Agency Affected: Social Security Administration

    Status: Closed - Implemented

    Comments: SSA developed training to enhance field office employees' technical proficiency in both programs. The agency also developed and refined Modernized Return to Work (MRTW) software to provide improved cross-references between the two programs. For example, the MRTW system actually prints referral forms for SSI and DI that can be routed to the appropriate person specializing in the other program.

    Recommendation: SSA needs to undertake the necessary steps to ensure it adequately serves concurrent beneficiaries and exercises its stewardship over program funds by avoiding overpayments. The Commissioner of SSA should develop comprehensive systems to monitor the progress of DI cases as they move between SSA components and set timeliness goals for the entire process for each action and component. In addition, the Commissioner of SSA should use this information to help ensure timely actions and minimize overpayments of DI benefits when individuals return to work.

    Agency Affected: Social Security Administration

    Status: Closed - Implemented

    Comments: SSA developed the Disability Control File, in part, to provide a comprehensive system that monitors the progress of Social Security disability insurance cases as they move among SSA components. Although the system released in 2002 had limited functionality in that it was a series of location-specific databases, SSA has since converted this database from location-specific systems to a comprehensive one that allows access by SSA employees nationwide. Several additional enhancements to this system were made in 2005. In addition, SSA's Inspector General (IG) began auditing the system in July 2005 to determine its effectiveness, allowing SSA to help ensure timely actions and prevent overpayments. The final report from the IG was issued March 2006 and recommended several enhancements to the system. SSA agreed with all of the IG recommendations and, according to SSA's responses, are in the process of developing the enhancements into their computer system.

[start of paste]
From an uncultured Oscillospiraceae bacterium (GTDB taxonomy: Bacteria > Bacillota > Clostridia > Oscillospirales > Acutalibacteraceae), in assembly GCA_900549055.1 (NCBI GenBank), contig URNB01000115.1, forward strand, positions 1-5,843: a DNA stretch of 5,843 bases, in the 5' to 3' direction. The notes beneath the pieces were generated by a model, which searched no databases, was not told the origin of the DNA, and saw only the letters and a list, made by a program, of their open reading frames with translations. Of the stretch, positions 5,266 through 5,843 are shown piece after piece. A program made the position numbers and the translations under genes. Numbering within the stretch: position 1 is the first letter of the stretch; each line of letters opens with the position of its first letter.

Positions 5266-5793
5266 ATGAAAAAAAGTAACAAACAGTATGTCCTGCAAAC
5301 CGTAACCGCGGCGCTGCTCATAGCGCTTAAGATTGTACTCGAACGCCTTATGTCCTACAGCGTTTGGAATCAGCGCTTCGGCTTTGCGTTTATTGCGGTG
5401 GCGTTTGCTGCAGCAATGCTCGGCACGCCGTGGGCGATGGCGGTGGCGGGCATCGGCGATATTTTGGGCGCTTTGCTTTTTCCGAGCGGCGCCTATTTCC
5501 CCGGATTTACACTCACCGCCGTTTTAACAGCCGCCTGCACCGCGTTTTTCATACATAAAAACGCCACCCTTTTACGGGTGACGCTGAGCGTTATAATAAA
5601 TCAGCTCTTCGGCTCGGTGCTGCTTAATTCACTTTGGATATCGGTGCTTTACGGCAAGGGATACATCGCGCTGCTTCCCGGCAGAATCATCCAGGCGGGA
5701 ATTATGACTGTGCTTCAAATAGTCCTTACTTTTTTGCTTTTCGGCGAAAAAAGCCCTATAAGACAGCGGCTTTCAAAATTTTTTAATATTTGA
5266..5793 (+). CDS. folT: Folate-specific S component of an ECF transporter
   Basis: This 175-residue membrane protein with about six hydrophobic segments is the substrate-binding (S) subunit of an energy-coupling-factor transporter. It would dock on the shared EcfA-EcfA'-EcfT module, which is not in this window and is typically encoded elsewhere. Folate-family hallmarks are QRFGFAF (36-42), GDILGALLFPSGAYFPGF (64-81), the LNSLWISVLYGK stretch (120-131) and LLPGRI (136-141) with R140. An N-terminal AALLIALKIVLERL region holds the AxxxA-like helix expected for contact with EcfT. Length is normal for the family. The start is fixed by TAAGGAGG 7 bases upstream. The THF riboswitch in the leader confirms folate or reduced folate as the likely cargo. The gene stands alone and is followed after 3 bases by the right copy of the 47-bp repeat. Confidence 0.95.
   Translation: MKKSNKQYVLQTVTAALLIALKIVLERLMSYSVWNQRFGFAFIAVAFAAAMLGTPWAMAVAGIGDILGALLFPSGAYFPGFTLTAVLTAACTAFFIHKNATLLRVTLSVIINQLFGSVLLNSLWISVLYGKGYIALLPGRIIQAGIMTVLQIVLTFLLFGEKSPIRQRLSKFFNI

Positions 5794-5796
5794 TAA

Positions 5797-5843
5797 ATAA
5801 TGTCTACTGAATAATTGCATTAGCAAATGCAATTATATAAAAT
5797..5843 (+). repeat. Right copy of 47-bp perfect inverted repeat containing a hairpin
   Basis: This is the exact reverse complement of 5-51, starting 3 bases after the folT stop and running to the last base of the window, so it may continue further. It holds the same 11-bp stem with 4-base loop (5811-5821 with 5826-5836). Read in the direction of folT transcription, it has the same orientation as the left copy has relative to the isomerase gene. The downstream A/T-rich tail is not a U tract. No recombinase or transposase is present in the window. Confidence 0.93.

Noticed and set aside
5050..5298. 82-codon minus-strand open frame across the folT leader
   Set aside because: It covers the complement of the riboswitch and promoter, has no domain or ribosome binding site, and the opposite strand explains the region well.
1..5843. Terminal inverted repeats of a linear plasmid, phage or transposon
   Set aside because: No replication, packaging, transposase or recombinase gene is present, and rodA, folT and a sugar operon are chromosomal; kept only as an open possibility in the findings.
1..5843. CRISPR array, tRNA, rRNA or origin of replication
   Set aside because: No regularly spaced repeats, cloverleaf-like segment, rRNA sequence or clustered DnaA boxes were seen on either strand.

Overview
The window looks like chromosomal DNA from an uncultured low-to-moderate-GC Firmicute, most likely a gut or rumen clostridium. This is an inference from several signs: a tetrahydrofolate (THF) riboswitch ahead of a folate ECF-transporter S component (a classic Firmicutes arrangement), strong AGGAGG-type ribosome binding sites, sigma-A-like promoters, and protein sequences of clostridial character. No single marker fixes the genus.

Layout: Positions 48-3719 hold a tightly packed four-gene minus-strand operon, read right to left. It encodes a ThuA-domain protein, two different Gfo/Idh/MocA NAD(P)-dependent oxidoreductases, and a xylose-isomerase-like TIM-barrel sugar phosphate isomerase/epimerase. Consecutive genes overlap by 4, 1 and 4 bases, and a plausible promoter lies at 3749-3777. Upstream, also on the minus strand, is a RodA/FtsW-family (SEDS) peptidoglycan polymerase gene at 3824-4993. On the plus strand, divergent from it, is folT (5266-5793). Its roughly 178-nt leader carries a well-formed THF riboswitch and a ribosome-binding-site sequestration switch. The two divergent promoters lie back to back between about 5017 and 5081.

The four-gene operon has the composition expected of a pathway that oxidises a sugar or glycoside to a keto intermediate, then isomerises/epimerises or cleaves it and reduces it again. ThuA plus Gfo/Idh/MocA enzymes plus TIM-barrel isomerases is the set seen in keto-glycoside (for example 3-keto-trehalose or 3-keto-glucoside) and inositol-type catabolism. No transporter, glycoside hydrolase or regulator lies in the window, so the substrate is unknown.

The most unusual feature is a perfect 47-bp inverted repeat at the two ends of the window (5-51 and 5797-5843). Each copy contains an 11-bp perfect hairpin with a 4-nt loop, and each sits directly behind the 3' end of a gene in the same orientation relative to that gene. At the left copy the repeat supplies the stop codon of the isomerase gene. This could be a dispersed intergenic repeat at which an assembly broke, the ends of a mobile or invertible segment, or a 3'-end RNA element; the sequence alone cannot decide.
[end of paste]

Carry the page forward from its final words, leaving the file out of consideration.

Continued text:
Recommendation: SSA needs to undertake the necessary steps to ensure it adequately serves concurrent beneficiaries and exercises its stewardship over program funds by avoiding overpayments. The Commissioner of SSA should develop public information materials targeted to concurrent beneficiaries that explain the complex interaction of the two programs in language that beneficiaries can understand. SSA may wish to consider revising its publication, Working While Disabled--How We Can Help, to include a basic explanation of the effects of work when an individual receives both DI and SSI benefits and examples that illustrate these effects. For more detailed explanations, SSA could direct beneficiaries to contact an SSA representative knowledgeable of both programs.

    Agency Affected: Social Security Administration

    Status: Closed - Implemented

    Comments: SSA revised its 2003 and 2004 publications of "Red Book: A Summary Guide to Employment Support for Individuals with Disabilities" under the Social Security Disability Insurance and Supplemental Security Income Programs to include a discussion of the effects of work when an individual receives both types of benefits. These revisions include an extended six-page example of the effects of work activity on each type of benefit for a hypothetical beneficiary.